Helping a Friend or Loved One With Gambling

Gambling involves risking money or something else of value to predict the outcome of a game involving chance. It can take many forms, from playing cards or board games for small amounts of money with friends to betting on football matches or buying lottery tickets with coworkers. Regardless of the form, gambling is considered to be a social activity, and participants often do not take it very seriously.

There are four main reasons why people gamble: to have fun, for financial rewards, to escape boredom or stress, and for entertainment. The first two reasons are most likely to lead to addiction. Other risk factors include: a history of depression, an early big win, a tendency to overrepeat bets that lose, a low tolerance for losses, impulsivity, the use of escape coping, and a lack of basic needs fulfillment.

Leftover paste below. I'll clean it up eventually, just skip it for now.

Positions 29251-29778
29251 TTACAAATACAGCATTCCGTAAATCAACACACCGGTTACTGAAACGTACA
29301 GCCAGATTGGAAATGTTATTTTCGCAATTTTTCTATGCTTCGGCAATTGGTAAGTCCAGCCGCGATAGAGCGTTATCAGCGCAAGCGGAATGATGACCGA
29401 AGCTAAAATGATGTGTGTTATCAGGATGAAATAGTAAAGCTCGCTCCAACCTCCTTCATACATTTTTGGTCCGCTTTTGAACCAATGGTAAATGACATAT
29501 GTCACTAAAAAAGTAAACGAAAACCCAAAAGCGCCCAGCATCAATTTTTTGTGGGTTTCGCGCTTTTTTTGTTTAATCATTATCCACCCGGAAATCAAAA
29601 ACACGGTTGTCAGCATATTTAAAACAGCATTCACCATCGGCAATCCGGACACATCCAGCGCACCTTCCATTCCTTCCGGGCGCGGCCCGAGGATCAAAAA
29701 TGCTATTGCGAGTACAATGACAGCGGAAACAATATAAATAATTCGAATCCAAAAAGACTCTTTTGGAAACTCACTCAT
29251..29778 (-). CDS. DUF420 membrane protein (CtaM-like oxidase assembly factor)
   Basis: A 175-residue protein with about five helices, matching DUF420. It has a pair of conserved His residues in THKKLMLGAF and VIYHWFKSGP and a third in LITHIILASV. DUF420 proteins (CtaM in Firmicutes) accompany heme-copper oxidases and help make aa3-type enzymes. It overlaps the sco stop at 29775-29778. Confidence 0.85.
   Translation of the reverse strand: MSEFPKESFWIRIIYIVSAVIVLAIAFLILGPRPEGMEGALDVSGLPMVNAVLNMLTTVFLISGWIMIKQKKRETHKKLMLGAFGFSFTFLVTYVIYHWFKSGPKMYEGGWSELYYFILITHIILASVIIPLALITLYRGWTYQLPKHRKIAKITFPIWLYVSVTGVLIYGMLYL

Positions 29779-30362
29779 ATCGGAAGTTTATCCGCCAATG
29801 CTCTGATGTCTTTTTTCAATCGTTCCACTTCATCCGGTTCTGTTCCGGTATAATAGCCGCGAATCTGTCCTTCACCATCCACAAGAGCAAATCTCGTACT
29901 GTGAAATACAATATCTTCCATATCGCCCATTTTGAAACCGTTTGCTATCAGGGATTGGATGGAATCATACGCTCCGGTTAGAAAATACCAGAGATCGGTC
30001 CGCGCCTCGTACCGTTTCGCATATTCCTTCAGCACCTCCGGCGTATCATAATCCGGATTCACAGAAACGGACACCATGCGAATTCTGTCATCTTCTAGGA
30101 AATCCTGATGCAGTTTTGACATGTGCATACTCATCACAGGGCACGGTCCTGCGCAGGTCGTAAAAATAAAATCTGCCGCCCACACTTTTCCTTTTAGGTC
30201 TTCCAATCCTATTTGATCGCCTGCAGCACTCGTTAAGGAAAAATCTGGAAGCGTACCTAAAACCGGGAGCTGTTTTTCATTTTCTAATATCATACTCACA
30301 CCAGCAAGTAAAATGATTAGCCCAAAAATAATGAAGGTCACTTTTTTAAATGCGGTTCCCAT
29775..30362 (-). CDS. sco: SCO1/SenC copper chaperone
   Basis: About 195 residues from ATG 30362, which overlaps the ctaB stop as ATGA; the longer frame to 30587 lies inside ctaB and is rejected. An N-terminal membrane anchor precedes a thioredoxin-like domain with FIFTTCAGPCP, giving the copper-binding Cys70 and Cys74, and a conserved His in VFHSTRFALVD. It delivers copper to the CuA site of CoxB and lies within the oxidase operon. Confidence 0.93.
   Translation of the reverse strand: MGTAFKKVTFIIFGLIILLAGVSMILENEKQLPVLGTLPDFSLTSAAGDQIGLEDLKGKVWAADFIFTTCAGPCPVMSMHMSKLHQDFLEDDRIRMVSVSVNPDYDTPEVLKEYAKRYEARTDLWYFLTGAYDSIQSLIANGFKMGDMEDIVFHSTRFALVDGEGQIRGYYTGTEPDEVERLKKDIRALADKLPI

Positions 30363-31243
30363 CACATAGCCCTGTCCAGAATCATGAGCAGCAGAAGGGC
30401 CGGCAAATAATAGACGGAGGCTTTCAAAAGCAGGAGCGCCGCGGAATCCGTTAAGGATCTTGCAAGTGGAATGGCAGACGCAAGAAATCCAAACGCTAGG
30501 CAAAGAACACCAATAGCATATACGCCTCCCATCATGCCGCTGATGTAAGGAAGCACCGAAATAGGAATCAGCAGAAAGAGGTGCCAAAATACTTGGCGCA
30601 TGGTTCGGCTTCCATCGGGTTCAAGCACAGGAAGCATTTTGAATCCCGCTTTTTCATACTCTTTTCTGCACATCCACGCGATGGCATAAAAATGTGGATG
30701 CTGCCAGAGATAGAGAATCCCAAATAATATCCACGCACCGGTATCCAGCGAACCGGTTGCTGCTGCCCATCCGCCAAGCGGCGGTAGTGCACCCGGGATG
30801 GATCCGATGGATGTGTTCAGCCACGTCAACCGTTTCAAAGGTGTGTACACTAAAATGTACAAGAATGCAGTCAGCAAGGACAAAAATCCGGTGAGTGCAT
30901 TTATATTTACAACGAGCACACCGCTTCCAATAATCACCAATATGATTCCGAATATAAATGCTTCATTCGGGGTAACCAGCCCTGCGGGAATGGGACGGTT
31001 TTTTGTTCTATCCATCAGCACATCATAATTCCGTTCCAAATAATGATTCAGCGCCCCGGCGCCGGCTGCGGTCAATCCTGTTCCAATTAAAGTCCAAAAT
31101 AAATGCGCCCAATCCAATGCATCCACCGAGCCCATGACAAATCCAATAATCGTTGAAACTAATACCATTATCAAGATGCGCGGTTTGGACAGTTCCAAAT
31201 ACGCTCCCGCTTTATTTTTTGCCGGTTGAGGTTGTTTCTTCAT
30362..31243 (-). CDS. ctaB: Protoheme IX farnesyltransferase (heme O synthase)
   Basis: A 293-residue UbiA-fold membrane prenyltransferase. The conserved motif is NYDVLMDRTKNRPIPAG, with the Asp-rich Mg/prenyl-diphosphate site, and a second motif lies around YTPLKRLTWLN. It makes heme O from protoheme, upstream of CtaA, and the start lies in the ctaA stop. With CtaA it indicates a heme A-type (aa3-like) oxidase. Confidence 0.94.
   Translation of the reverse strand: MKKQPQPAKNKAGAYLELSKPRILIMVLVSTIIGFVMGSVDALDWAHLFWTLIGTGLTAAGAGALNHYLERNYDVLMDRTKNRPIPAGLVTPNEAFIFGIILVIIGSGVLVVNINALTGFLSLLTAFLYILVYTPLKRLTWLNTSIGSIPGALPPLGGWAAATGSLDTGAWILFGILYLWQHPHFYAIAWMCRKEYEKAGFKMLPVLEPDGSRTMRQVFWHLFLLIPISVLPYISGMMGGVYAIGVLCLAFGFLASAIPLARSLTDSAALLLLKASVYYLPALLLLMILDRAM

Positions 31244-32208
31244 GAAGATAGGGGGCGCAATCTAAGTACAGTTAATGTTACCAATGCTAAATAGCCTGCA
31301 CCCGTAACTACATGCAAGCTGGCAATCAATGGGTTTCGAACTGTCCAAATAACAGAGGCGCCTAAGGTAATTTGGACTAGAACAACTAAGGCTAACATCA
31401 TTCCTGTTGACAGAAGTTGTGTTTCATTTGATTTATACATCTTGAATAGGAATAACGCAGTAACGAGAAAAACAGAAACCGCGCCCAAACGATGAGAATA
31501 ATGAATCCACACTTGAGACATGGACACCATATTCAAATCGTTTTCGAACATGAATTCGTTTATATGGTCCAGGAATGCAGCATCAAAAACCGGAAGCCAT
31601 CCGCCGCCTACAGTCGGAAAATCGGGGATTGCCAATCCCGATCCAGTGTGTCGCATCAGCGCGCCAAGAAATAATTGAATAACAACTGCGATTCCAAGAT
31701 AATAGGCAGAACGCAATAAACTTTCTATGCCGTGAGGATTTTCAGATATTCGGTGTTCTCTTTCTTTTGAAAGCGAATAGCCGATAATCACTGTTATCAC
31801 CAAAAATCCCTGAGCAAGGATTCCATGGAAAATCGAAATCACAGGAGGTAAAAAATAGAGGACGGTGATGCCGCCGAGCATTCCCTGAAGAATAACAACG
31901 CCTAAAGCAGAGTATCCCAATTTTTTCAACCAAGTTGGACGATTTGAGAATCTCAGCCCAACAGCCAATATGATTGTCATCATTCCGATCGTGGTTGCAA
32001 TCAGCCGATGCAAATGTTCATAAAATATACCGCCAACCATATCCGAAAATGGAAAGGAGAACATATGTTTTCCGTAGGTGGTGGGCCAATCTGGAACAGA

If you have a friend or loved one who struggles with gambling, help them to see how they could benefit from treatment. It’s also important to understand how gambling affects the brain so that you can discuss it with them in a meaningful way. Some helpful tools to help with this include watching real-life stories of people who have recovered from their addiction and learning about the effective treatments available. Also, you may want to consider offering to attend counseling sessions with them and/or encourage them to seek out a support group. This can help them to find a healthy and effective alternative to gambling as a means of relieving unpleasant feelings, managing boredom or stress, and finding pleasure.